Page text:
If a patient with diabetes has lost control of his or her glucose management for no apparent reason and has no gastrointestinal symptoms, it is nevertheless important to evaluate the possible causes for a digestive or absorption problem that could be upsetting the glycemic balance. This includes investigating the possibility of delayed gastric emptying due to a variety of causes (Table 2). A differential diagnosis algorithm should be followed to determine whether the patient has early or asymptomatic diabetic gastropathy that is interfering with a previously effective treatment regimen.
Although diabetic gastropathy is most common in patients with long-standing insulin-dependent diabetes, it also occurs in patients who do not require insulin and in those in whom diabetes has been only recently diagnosed. It should be noted, however, that many patients with type 2 diabetes may have had the condition for many years before diagnosis.
Diabetic gastropathy is frequently associated with other diabetic complications, such as retinopathy, peripheral neuropathy, and nephropathy. Thus, it can be helpful to determine the degree of neuropathy in other systems.
Other components of the medical history include a careful drug history to rule out use of narcotics, tricyclic antidepressants, anticholinergics, and other agents that can slow gastric motility as listed in Table 2.
If the cause of gastropathy is not clear, or if either the laboratory or physical examination results are suspicious, the next step in diagnosis is an upper gastrointestinal series or endoscopy to rule out mechanical obstruction of the duodenum, small bowel, or stomach. If the findings of these procedures are positive, the next step is to treat the cause of the obstruction. However, if bezoarssolid balls formed in the digestive tractare found, gastropathy should not be ruled out. These obstructions may be the result of delayed gastric emptying. Bezoars may contain vegetable matter, sometimes mixed with hair, or incompletely digested or undigested food that has not been passed on through the alimentary system.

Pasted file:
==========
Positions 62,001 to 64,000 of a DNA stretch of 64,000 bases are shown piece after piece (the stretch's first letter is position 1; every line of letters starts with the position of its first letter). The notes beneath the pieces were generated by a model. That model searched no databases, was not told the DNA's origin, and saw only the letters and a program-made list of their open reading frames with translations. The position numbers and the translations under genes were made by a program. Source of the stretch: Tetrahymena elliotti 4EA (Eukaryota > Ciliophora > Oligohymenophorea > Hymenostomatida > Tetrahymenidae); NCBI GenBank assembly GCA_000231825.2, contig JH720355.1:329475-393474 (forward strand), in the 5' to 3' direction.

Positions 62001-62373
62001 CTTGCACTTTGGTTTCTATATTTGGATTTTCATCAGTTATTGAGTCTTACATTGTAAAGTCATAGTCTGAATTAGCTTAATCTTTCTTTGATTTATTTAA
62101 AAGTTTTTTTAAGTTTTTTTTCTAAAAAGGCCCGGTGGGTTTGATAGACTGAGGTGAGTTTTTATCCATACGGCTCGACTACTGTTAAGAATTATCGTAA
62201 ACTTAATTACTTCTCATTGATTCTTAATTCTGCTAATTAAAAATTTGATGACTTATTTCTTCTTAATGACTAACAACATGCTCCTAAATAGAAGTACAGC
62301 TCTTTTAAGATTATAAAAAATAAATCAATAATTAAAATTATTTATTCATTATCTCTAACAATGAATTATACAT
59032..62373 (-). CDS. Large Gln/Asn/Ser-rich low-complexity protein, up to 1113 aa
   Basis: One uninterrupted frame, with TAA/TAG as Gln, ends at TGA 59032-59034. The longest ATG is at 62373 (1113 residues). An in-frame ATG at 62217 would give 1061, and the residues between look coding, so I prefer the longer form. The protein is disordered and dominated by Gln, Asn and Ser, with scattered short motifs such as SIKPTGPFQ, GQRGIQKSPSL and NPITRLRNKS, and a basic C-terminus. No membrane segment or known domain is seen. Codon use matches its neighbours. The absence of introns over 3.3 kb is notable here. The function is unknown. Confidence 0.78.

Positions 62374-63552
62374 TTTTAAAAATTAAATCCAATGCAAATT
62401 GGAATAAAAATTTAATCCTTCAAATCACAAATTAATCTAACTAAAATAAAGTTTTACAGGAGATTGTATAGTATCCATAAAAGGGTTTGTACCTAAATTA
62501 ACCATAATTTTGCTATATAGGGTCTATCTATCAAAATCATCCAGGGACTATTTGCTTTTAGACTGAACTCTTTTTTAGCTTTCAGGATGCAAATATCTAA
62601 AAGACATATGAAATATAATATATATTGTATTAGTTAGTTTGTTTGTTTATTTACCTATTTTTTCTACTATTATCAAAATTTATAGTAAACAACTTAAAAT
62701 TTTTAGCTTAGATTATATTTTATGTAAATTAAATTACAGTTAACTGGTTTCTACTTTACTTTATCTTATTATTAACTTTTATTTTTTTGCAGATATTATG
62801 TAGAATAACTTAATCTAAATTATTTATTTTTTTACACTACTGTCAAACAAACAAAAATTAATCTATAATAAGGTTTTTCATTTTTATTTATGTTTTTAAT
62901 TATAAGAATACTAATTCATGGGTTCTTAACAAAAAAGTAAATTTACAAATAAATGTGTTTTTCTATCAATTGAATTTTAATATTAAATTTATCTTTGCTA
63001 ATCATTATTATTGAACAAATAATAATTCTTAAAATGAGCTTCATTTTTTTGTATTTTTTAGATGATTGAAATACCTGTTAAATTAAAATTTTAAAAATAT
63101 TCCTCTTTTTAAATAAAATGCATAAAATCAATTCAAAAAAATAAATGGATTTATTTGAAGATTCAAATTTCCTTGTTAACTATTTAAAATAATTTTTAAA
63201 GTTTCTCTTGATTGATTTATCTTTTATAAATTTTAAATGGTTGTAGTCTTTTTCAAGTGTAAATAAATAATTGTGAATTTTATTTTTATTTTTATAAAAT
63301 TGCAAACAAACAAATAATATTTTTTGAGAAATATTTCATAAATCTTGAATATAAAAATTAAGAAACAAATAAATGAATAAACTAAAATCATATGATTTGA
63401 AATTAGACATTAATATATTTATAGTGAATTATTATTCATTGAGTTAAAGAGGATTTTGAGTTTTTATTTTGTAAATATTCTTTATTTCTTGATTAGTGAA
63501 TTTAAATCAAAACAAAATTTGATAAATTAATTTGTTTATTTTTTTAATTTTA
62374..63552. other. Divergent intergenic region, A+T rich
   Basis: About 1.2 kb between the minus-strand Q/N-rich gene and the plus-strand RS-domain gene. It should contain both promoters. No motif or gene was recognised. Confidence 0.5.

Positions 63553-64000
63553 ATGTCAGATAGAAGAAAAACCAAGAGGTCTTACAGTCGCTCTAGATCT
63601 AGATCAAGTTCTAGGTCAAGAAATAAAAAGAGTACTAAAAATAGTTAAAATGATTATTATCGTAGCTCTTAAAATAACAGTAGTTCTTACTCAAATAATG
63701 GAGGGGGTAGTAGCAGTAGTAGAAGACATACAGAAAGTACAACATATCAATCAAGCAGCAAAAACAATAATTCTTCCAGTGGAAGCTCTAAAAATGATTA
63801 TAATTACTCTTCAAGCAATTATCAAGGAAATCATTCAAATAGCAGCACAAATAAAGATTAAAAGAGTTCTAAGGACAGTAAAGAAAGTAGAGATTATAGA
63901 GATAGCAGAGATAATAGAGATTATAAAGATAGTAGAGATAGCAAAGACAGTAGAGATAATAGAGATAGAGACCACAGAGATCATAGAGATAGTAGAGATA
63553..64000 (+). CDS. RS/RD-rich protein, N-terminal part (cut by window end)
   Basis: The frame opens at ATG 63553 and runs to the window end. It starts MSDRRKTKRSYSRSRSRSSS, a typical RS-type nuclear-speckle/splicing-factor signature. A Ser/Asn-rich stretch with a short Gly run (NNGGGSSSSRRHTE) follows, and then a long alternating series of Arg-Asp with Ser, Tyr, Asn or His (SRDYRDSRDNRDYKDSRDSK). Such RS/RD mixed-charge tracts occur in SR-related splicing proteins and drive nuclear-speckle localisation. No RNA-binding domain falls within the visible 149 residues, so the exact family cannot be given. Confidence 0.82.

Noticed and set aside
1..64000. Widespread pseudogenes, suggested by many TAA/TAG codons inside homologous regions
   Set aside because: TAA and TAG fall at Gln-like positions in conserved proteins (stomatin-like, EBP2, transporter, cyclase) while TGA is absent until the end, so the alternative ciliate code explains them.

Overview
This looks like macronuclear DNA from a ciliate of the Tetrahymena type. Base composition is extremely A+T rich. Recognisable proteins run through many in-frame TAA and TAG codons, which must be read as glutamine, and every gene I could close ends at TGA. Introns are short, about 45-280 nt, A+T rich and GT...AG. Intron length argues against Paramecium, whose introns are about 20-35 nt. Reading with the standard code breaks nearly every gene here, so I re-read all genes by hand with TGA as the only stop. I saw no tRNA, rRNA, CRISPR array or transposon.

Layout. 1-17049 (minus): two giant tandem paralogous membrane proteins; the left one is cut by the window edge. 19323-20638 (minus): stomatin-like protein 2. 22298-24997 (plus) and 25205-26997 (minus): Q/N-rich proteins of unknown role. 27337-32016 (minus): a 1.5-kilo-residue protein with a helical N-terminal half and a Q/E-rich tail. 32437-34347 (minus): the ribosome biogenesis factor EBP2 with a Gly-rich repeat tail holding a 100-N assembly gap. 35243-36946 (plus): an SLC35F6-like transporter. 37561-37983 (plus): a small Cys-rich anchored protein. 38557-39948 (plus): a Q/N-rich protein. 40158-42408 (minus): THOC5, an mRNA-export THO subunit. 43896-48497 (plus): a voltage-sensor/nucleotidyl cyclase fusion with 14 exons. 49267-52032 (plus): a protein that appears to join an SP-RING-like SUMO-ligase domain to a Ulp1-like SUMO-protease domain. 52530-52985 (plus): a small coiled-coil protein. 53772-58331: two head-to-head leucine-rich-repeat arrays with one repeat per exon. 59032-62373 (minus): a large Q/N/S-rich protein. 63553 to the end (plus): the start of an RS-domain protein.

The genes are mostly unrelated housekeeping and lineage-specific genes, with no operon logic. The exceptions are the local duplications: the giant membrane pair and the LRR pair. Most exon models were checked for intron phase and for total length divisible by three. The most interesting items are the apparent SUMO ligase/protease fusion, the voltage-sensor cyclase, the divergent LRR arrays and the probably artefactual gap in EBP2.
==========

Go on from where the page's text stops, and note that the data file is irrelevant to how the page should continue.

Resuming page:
Patients with diabetes may have gastropathy concomitant with another condition that causes suspicious signs and symptoms. Among these are obstruction by an ulcer or neoplastic overgrowth. Also, mechanical obstruction can be caused by pyloric stenosis, prepyloric ulcer, scarring from prior ulcers, chronic ulcer disease, or neoplasia. Other conditions that might produce a similar symptom complex include nonulcer dyspepsia, irritable bowel syndrome, and gastritis from Helicobacter pylori.
If x-ray and endoscopy reveal no obstruction, the next step is a gastric emptying scan. The test is usually interpreted as percent of emptying at a specific time after ingestion or in the time to 50% emptying. However, delayed emptying is not the definitive diagnosis of gastropathy, but only of gastroparesis, the final stage of the process. A patient may have symptoms of gastroparesis indicating a motility disorder without delayed emptying.